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Hearne, Samuel - A Journey from Prince of Wales's Fort ... to the Northern Ocean (1795)


Author: Hearne, Samuel 

Title: A Journey from Prince of Wales's Fort in Hudson's Bay to the Northern Ocean in the Years 1769, 1770, 1771 and 1772 

Year: 1911 (Originally 1795) 

Publisher: Toronto : Champlain Society 

Pages: 514 

Source: Champlain Collection 

Description: "In recent years, Samuel Hearne's A Journey From Prince of Wales Fort to the Northern Ocean has been the subject of considerable academic disagreement. AJ.M. Smith has called the work 'a classic of English prose' (Smith 53), and Maurice Hodgeson has said it exemplifies 'the best characteristics in the genre of travel literature' (Hodgeson 40), claims denied by Dermot McCarthy who insists that Hearne is 'a clumsy and humourless writer, with a meagre vocabulary and an unstinting inability to extend himself beyond his immediate sensory experience' (McCarthy 153). Even Hearne's most negative critics, however, cannot deny the impact that Hearne's work, particularly his description of the massacre of the Inuit at Bloody Fall, has had on Canadian literature as a whole. Hearne's trip to Bloody Fall is a descent into the heart of darkness, a confrontation with all that supposedly civilized European man feared in the new world" (from Hearne and the Inuit Oral Tradition, Robin McGrath).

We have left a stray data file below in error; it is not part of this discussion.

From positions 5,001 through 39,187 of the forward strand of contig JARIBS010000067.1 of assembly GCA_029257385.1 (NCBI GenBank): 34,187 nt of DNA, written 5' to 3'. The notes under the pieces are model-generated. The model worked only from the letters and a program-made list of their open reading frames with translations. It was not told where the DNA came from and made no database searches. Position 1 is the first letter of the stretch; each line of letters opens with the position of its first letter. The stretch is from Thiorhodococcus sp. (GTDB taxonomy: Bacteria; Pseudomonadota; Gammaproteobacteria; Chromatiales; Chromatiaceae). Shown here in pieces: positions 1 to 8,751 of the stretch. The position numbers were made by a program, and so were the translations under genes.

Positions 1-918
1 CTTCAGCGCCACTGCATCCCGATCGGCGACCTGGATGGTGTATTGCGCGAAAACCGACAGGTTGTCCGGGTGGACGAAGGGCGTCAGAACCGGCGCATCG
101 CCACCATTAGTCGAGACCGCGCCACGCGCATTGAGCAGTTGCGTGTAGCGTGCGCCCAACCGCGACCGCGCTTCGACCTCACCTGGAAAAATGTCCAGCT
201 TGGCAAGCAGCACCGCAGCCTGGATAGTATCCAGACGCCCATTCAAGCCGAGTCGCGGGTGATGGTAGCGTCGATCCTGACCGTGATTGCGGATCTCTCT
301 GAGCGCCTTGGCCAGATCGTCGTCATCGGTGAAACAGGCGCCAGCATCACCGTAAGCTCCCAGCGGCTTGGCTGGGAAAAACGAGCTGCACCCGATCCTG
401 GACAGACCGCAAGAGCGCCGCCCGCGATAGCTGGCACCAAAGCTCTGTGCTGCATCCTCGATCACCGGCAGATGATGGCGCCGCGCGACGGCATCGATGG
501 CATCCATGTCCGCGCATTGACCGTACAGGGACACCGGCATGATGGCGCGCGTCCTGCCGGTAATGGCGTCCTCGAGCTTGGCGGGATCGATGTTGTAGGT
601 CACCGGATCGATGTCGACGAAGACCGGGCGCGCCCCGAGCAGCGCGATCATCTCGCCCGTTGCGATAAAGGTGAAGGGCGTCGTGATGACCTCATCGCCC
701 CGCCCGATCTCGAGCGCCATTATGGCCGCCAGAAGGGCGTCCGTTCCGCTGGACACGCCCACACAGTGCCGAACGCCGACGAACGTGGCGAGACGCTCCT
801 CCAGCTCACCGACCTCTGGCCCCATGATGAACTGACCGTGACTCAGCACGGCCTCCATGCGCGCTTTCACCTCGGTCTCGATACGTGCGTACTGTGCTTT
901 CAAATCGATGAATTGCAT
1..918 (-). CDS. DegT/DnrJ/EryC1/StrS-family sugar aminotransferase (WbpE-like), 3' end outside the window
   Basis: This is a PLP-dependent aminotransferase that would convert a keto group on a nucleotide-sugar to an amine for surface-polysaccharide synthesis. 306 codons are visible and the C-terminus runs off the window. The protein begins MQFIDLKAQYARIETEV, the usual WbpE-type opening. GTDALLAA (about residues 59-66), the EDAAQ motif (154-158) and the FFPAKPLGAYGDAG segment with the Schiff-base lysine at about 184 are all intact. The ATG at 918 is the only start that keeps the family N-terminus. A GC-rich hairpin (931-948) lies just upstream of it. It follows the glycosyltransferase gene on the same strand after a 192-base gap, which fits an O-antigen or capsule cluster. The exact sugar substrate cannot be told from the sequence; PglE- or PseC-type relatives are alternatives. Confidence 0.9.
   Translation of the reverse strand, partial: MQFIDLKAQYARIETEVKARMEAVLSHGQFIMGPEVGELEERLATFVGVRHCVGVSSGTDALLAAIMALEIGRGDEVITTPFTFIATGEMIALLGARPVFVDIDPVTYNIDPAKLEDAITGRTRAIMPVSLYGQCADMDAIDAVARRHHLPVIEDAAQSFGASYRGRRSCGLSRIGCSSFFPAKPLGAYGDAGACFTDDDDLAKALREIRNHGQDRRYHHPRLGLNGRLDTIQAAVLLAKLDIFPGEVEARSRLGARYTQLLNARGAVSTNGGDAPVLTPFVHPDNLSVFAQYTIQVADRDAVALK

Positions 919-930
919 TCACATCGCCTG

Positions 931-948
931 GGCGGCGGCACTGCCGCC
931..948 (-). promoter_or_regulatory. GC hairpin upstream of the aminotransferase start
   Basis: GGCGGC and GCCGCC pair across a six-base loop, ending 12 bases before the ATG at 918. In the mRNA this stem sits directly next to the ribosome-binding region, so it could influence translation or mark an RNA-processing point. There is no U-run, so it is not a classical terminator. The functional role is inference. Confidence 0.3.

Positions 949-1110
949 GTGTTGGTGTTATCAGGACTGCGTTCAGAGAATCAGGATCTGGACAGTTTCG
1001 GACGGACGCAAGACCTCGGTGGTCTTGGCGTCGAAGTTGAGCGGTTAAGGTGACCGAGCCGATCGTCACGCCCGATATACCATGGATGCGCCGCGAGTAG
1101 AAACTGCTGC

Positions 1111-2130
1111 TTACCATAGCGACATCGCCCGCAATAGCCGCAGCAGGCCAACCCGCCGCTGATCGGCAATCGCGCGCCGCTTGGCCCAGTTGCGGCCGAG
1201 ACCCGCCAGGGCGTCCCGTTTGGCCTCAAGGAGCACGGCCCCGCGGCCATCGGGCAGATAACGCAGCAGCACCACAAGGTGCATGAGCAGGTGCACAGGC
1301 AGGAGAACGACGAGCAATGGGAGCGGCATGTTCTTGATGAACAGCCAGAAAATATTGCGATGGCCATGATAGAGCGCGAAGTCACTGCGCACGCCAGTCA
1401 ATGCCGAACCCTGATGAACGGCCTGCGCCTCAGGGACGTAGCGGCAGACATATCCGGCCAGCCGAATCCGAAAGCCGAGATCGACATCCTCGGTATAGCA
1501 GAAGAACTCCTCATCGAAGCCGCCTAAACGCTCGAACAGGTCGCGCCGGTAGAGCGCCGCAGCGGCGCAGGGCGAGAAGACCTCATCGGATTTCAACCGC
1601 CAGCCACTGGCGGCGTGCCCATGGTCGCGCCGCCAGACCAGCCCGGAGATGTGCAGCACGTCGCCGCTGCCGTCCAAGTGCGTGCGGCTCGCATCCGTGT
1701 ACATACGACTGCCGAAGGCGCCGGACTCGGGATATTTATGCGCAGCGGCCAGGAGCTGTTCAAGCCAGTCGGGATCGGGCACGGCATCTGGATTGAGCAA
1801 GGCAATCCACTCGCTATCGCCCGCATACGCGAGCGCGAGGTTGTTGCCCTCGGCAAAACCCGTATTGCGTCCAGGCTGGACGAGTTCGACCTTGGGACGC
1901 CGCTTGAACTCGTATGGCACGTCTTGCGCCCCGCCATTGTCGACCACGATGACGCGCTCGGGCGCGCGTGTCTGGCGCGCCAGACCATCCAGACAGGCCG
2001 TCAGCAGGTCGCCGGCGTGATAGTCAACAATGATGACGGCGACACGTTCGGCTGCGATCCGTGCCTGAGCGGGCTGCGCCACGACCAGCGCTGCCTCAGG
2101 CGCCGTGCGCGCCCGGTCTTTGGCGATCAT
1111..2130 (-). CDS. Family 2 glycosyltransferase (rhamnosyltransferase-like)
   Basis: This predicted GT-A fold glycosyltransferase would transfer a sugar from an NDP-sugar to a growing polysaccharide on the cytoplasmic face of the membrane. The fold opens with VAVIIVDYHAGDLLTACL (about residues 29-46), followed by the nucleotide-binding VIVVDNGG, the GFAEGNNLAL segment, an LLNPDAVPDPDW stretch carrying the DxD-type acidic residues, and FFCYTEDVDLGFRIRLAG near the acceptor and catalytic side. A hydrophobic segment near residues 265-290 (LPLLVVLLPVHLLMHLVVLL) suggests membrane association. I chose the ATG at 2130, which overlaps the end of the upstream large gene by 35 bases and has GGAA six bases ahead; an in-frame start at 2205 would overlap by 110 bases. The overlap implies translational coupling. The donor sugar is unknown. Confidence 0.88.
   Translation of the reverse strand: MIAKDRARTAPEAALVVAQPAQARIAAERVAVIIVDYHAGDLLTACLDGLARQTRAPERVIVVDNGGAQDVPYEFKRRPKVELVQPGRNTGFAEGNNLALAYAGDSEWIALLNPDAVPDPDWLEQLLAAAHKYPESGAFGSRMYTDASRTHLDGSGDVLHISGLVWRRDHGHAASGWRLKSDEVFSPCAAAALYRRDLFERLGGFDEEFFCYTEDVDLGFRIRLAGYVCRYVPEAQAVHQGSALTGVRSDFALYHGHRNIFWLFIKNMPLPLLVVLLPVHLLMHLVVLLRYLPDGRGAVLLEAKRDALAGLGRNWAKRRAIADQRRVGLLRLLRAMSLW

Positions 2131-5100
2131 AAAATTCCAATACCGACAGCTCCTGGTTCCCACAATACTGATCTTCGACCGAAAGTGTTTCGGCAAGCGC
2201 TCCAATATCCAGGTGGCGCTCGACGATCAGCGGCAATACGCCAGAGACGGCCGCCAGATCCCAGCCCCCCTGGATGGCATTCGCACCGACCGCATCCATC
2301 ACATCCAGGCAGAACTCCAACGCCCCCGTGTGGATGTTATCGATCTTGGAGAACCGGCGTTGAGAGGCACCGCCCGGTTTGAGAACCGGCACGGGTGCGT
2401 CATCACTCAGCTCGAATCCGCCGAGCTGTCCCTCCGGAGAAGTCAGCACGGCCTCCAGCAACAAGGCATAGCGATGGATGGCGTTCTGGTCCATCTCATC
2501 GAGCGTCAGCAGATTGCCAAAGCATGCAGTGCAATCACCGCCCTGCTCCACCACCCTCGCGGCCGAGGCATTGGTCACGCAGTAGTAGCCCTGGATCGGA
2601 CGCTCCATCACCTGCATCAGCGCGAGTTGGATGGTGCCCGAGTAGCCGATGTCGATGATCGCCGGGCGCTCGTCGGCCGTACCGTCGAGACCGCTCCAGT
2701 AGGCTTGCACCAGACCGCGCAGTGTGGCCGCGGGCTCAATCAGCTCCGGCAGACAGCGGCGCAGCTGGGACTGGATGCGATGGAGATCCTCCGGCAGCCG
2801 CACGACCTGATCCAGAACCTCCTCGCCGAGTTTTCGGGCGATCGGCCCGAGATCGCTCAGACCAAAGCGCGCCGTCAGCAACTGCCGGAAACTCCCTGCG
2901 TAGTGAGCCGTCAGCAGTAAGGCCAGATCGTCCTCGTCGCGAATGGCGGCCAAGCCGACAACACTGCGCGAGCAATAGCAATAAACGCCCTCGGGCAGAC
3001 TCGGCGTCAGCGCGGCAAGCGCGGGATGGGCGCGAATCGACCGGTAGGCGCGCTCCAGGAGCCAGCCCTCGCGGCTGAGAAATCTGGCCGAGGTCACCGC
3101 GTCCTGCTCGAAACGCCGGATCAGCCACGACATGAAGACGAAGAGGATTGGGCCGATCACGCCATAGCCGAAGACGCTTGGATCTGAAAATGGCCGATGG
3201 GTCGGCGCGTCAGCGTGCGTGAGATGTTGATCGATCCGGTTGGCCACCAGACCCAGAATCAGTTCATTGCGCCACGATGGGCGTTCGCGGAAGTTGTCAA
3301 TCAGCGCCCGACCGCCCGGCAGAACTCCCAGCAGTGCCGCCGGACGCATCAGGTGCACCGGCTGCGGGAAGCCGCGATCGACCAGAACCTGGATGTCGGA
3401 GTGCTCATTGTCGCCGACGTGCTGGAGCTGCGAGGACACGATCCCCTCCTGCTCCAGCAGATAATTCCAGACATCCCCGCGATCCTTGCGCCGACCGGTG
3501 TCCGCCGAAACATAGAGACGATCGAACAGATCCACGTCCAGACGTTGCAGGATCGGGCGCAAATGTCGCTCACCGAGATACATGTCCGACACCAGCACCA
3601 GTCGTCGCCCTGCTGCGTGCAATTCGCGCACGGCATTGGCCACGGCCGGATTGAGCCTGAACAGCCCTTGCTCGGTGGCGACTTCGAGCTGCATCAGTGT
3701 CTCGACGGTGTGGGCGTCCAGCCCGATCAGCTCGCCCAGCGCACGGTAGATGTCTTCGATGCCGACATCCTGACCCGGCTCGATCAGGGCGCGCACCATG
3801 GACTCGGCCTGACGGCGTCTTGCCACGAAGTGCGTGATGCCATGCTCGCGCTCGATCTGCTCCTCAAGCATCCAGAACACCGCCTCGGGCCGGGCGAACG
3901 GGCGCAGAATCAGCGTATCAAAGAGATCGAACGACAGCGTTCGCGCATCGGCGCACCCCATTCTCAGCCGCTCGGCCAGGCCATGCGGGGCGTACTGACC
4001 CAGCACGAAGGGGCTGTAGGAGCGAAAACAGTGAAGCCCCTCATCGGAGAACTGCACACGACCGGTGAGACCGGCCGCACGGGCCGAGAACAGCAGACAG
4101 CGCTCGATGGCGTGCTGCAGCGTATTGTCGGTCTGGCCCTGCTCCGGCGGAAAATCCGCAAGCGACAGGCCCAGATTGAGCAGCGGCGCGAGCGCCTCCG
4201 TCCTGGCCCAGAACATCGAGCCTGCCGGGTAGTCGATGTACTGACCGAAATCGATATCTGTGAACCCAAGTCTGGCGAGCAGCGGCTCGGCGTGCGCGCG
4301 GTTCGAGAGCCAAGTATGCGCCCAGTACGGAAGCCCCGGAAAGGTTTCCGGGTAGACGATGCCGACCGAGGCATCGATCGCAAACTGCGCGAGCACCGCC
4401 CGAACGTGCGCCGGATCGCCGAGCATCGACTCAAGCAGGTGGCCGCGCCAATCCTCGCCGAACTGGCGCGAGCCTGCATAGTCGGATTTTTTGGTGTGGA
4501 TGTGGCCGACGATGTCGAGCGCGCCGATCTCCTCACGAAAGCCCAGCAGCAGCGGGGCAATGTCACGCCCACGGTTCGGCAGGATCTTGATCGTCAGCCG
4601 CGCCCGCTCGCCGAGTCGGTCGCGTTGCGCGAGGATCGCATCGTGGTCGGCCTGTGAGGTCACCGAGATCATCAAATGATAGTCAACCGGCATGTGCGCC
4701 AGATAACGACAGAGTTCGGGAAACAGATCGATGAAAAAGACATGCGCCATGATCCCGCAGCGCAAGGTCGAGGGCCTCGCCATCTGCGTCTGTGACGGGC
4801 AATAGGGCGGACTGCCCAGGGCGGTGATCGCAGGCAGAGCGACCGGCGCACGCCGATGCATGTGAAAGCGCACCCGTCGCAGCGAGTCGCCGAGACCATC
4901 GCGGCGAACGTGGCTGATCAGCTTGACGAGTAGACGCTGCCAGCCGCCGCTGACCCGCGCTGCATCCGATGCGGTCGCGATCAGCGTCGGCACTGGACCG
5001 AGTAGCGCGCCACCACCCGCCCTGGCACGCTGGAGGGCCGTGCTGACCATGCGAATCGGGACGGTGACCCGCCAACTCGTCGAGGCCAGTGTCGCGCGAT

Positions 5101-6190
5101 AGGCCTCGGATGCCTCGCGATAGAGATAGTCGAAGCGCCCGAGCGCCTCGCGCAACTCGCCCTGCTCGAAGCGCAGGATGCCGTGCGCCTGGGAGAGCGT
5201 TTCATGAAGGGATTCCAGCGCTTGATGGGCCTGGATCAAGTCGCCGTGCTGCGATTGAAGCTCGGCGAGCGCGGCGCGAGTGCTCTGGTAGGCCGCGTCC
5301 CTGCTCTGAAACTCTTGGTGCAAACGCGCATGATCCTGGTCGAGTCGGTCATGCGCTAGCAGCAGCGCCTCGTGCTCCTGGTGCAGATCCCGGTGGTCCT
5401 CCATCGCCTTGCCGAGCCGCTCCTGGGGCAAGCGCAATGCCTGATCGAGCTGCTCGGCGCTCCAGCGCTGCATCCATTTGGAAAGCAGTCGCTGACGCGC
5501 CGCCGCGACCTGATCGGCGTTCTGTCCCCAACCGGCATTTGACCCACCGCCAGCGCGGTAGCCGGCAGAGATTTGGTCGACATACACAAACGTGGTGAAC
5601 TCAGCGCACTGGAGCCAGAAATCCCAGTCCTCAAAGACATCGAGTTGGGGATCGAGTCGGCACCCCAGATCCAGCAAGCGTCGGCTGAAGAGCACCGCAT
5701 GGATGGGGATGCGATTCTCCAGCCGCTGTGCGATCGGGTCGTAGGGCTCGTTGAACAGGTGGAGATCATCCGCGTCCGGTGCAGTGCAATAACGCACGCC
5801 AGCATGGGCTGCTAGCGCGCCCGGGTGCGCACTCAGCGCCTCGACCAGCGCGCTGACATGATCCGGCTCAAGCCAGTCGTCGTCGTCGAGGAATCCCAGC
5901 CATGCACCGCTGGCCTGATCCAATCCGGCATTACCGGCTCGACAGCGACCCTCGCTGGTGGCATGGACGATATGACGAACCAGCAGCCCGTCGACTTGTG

The Governor of Fort Prince of Wales, Moses Norton, "insisted on planning Hearne’s first two attempts to reach the Coppermine. Unfortunately, his choice of Indian guides was less than astute. The first, Chawchinahaw, was told to conduct Hearne to Matonabbee somewhere in the 'Athapuscow Indians country' but abandoned him shortly after they started out on 6 Nov. 1769. The second attempt began on 23 Feb. 1770 with Conneequese, who claimed to have been near the Coppermine River. He got lost after months of arduous travel northwards into the bleak Dubawnt River country (N.W.T.), and he could not even prevent passing Indians from robbing Hearne and his two Home Guard Crees. The accidental breaking of Hearne’s quadrant simply confirmed the futility of proceeding …

"The third expedition left Prince of Wales’s Fort on 7 Dec. 1770. The hardships Hearne faced on this as well as the two previous expeditions can scarcely be exaggerated. Since the tiny canoes used by the Indians were suitable only for crossing rivers, Hearne and his companions had to make their way by foot across trackless wastes. Hearne himself was burdened by a 60-pound pack made awkward by a quadrant and its stand. Snowstorms hit viciously even in July and he frequently had no tent or dry clothes. On the barren lands it was 'either all feasting, or all famine.' Although he became accustomed to eating caribou stomachs and raw musk-ox, he drew the line at lice and warbles; after long fasts eating caused him 'the most oppressive pain.' Eventually he learned what the Indians already knew from experience – that travel was possible only by patiently following the seasonal movements of buffalo and caribou, their only source of food. Hearne’s success as an explorer was largely the result of his adaptation to their way of life and movement." (Canadian Biography).

See also "Samuel Hearne" from HBC Heritage: Our People (among numerous other sites). 


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